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The Value of Self-Regulation and the Tools that Help Drive It

Peer-Review-25-YearsSuccessful organizations know the importance of learning from the past while, at the same time, looking forward. For the past 25 years, the AICPA Peer Review Program has helped firms do just that by evaluating firms’ accounting and auditing practices and providing them with opportunities for improvement through combined educational and remedial aspects. 

The core value of the Peer Review Program is self-regulation.  Aside from allowing CPAs to learn effective practice techniques from one another, self-regulation comes with many other benefits that positively affect firms, clients, the profession and the public, including:

  • Monitoring adherence to the highest professional standards;
  • Uncovering and helping to correct firm service deficiencies and inefficiencies; and
  • Educating reviewed firms in professional standards and sharing best practices.
I’ve been involved in Peer Review since AICPA members voted it as a bylaw requirement in 1988. I’m passionate about the program and how it helps maintain the public's confidence and positive perception of CPAs and the accounting profession.

However, we must continue to examine our work to make sure that confidence doesn't wane. That’s why the Peer Review Team at the AICPA has recently released two resources that help firms analyze their own audit methodologies more deeply, understand common auditing deficiencies and more effectively address those deficiencies: the 2013 Annual Report on Oversight and the newly launched Matter for Further Consideration and Disposition of Matter for Further Consideration forms.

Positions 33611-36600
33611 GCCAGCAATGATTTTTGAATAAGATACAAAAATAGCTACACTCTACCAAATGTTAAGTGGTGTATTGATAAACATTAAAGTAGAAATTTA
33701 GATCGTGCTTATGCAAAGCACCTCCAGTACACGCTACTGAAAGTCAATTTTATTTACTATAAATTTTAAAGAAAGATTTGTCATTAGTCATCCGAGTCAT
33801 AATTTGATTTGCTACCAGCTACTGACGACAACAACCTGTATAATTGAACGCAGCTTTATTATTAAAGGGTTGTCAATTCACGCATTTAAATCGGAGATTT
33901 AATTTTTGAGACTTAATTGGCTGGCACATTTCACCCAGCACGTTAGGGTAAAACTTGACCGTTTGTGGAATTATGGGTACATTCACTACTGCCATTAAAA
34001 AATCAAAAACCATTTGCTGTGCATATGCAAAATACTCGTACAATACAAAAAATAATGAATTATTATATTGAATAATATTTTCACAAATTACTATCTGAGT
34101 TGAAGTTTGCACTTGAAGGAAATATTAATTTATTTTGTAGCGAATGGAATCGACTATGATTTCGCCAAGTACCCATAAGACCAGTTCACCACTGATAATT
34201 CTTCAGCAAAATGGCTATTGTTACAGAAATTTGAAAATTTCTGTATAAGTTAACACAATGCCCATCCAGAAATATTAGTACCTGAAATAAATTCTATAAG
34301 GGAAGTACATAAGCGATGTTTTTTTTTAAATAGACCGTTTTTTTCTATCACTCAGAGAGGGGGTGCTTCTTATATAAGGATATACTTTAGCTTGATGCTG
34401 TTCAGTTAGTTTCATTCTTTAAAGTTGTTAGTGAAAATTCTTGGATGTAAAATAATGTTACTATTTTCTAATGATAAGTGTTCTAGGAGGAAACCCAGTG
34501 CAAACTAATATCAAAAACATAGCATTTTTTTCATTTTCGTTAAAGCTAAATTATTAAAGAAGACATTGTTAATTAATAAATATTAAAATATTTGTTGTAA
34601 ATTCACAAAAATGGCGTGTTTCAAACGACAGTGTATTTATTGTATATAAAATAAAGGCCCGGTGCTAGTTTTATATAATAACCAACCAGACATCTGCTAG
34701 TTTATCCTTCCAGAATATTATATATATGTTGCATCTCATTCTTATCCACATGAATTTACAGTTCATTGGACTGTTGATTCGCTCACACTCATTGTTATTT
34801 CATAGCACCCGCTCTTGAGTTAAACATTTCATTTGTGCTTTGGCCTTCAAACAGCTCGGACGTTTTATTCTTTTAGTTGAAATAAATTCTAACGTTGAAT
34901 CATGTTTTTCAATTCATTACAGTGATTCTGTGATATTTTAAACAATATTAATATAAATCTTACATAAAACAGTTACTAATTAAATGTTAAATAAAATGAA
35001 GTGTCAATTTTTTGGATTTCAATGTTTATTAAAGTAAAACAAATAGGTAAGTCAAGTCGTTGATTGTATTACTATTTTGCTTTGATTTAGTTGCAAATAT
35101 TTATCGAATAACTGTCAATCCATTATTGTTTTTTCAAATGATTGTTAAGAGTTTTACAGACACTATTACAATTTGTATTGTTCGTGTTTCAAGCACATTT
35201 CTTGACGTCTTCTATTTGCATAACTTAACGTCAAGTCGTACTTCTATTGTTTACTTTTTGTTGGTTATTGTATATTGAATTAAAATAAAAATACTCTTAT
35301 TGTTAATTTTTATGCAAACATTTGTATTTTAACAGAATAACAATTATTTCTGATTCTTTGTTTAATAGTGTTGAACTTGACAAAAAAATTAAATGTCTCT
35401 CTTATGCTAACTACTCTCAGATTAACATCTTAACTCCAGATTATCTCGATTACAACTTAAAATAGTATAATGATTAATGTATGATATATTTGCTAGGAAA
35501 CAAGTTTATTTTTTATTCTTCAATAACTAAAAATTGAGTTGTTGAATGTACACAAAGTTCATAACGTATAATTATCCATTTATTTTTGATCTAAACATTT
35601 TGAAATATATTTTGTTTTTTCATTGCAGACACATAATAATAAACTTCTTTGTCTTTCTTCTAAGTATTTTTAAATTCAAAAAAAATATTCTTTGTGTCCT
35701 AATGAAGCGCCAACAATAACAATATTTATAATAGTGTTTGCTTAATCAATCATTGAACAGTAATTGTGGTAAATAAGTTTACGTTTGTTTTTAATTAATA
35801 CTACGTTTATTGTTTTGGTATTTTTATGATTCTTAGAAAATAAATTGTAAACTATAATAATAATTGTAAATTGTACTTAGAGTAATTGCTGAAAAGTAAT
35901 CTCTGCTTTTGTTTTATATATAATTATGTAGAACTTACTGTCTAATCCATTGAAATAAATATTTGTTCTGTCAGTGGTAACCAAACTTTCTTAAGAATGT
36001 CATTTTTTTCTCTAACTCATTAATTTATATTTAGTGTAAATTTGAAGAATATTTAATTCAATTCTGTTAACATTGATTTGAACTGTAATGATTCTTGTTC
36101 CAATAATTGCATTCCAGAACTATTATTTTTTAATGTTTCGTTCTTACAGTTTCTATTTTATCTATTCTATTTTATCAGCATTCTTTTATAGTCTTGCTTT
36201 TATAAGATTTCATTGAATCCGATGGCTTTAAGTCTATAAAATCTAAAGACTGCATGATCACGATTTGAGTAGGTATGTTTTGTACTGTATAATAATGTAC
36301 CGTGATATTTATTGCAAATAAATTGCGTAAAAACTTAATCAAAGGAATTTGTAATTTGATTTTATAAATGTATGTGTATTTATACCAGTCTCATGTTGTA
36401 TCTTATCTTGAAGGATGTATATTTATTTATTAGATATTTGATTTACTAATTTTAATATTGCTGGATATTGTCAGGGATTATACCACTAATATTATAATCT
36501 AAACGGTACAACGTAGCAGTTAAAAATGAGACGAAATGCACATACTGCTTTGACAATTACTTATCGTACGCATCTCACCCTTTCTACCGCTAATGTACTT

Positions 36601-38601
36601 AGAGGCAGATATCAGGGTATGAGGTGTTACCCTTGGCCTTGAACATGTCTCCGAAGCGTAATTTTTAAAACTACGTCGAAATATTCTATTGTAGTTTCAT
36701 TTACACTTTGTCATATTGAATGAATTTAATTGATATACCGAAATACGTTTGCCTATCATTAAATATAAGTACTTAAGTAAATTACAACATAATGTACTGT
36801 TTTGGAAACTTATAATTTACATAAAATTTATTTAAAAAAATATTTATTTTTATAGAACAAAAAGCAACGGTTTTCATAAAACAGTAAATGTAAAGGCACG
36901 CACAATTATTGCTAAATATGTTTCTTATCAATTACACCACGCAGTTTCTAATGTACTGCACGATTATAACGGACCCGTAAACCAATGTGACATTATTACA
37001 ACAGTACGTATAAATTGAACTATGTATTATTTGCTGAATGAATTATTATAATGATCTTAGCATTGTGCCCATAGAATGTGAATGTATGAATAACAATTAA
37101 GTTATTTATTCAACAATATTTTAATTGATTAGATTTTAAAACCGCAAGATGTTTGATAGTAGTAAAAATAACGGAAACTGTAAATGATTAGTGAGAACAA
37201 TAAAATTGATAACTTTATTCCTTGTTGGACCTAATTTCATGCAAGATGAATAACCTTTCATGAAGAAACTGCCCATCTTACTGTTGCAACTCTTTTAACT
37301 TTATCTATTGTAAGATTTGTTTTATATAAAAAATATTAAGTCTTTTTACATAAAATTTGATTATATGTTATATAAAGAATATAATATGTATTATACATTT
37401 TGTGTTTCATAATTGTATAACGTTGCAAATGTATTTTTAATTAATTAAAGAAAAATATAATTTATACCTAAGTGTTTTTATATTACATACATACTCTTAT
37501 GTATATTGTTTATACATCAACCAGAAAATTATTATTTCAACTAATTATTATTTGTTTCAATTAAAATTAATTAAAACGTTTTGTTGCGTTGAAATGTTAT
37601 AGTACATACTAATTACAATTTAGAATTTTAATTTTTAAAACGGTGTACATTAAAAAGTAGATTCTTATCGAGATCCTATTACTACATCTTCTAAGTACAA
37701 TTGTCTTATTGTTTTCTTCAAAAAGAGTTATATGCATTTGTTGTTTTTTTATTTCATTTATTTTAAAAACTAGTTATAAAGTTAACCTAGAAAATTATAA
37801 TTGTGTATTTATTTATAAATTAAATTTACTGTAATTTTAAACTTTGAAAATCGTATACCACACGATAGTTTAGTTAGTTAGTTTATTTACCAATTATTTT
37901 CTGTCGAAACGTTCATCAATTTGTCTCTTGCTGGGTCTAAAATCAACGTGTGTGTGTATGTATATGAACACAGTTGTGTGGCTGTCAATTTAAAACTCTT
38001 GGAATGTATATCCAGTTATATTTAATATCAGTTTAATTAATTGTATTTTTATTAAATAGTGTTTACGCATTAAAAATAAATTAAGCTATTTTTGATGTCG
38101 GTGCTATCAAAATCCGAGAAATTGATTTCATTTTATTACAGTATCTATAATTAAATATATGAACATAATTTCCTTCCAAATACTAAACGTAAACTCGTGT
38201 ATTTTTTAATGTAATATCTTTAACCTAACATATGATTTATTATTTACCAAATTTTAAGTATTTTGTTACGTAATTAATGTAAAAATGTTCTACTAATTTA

2013 Annual Report on Oversight

The Peer Review Board monitors peer reviews performed across the country through its oversight program and provides an overview of the program through its Annual Report. 

What can you learn from the 2013 Report?  Take a look at Exhibit 5 (pages 25-26), which highlights the most common matters found in peer reviews performed from 2010 through 2012.  Exhibit 6 (page 27) summarizes the number and type of reasons (by elements of quality control) for report modifications on system reviews performed during the same three-year period.

Matter for Further Consideration and Disposition of Matter for Further Consideration Forms

While the Annual Report on Oversight looks at historical performance to help firms identify areas for improvement, the Peer Review Board has also developed a tool to provide faster feedback and assist firms in understanding and addressing areas of concern. After substantial testing with the help of state CPA societies, the AICPA rolled out its new online Matter for Further Consideration and Disposition of Matter for Further Consideration forms in July 2013.

Through the online versions of these forms, we can aggregate areas where the entire population of firms is experiencing difficulty applying professional standards and analyze the data to determine trends. Then, we can provide meaningful information to other AICPA teams for the development of timely tools and education to improve the quality of accounting and auditing engagements performed for the profession as a whole.  At the AICPA, we're improving our processes so that you can improve yours.

I’m very excited about this new development in Peer Review and about the work that Peer Reviewers perform for the profession to benefit the general public. Self-regulation has always been the impetus behind the AICPA’s Peer Review Program. While almost all states require peer review for licensure, it’s imperative that we, as members of the profession, continue our commitment to quality and continuous improvement so the profession maintains its ability to self-regulate.  

James Brackens, CPA, CGMA, Vice President – Ethics and Practice Quality, American Institute of CPAs.


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